In September 2020, the Warisan state government that won power with Pakatan Harapan in 2018's historic elections lost in snap polls to an alliance of the old order—Gabungan Rakyat Sabah (GRS) was an alliance of Prime Minister Muhyiddin Yassin's Perikatan Nasional (PN) with Barisan Nasional (BN).
The results were close: GRS managed to win 38 seats to Warisan-PH’s 32 seats. But GRS actually polled fewer votes than the incumbent Warisan-PH coalition—GRS won 316,049 votes to Warisan-PH’s 317,541 votes. Politically, the results strengthened the hand of Prime Minister Muhyiddin Yassin as both the Borneo states of Sabah and Sarawak are now pro-PN. Sarawak will be holding its state election in the next six months, and this will have national implications. Unlike Sabah, the federal PN coalition has no presence in Sarawak and PM Muhyiddin must rely on Sarawak's GPS coalition, his ally, to deliver.
With growing restlessness in East Malaysia over the 1963 Malaysia Agreement (MA63), what do the recent Sabah election results and the upcoming Sarawak state elections mean for the future of federal-state relations? Will the Muhyiddin federal government move to address the historical grievances? Previous ruling federal coalitions BN and PH had established cabinet-level committees to deal with the MA63 dispute but the main issues remain unresolved.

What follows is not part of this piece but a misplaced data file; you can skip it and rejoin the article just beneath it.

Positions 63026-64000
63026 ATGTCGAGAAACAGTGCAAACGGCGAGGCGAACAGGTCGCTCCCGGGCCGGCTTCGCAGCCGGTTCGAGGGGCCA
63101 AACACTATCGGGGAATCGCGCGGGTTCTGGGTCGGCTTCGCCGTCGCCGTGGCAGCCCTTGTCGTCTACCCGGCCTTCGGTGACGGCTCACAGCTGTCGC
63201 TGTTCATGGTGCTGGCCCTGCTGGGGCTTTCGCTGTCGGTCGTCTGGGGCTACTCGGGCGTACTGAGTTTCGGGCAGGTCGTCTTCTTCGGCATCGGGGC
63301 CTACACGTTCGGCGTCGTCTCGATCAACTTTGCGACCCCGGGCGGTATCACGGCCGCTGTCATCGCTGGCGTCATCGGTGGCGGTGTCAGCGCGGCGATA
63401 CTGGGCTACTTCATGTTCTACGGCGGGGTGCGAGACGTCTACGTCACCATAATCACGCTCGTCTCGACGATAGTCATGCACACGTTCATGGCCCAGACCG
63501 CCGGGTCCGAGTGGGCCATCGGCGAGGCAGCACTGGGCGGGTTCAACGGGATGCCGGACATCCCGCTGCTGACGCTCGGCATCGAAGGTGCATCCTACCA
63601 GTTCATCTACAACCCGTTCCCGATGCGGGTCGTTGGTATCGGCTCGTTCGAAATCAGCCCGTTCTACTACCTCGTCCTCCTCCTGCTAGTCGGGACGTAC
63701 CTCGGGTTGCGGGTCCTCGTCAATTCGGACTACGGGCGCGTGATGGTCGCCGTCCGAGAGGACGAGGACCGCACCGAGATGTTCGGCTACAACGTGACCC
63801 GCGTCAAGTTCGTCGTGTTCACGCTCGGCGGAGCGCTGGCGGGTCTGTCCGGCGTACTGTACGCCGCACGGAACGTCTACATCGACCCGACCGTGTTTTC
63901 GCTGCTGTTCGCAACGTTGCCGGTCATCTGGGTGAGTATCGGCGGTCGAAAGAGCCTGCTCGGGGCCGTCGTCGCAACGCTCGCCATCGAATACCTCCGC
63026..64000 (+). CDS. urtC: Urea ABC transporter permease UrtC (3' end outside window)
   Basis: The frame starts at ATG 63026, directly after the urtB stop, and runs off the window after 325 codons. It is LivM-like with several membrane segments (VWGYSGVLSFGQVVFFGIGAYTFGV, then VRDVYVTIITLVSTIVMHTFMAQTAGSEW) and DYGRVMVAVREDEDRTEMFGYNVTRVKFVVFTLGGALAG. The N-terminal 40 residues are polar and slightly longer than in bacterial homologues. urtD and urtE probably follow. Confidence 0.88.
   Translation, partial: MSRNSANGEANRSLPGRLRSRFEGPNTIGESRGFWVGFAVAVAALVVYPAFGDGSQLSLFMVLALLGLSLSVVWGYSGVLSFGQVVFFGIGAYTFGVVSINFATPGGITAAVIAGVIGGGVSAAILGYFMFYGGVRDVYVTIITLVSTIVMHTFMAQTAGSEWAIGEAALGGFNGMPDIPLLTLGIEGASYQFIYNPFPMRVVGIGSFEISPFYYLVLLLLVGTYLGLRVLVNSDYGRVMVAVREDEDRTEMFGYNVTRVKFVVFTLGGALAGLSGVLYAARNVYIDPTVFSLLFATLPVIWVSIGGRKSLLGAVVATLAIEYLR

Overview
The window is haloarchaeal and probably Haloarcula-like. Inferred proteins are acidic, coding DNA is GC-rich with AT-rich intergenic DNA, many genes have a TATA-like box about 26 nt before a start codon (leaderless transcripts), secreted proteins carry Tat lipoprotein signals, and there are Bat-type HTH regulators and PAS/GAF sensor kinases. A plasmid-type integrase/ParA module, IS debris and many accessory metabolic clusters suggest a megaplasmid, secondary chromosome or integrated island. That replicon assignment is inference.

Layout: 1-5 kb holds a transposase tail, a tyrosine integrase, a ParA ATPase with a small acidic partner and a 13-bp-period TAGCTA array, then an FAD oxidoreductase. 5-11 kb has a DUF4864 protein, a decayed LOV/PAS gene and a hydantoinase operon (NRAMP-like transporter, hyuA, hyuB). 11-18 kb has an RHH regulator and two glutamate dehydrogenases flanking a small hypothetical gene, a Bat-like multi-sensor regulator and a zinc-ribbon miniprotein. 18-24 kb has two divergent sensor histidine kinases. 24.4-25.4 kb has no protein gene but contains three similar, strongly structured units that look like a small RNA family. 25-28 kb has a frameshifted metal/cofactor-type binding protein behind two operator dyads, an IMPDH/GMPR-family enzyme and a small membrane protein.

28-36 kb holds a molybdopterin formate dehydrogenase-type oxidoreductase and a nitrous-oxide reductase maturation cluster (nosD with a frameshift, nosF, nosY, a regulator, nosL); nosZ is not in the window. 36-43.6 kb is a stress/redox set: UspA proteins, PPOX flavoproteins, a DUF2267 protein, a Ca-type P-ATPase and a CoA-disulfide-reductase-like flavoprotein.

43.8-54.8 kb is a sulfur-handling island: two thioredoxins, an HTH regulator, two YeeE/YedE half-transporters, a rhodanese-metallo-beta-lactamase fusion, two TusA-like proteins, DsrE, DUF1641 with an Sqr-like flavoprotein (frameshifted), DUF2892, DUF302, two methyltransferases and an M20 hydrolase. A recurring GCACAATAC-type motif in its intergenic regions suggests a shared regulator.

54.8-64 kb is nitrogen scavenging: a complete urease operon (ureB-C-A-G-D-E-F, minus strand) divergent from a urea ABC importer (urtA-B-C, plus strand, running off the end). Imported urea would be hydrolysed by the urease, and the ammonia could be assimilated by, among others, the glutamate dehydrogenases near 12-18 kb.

James Chin, Professor of Asian Studies, University of Tasmania, and Senior Fellow at Jeffrey Cheah Institute, Sunway University Malaysia, will discuss tough times in Sabah and Sarawak politics, amid controversial federal interventions in Sabah and ahead of Sarawak's polls as the pandemic worsens.
The webinar will also feature comments and a live discussion with former Assistant State Minister and senior MP Jannie Lasimbang, Sabah lawyer and Law Society exco Marianne Ghani, and Sarawak youth activist and former ministerial aide Trinity Bungan Tajang.
Moderated by Kean Wong, Editor of 'Rebirth: reformasi, resistance and hope in new Malaysia' (2020).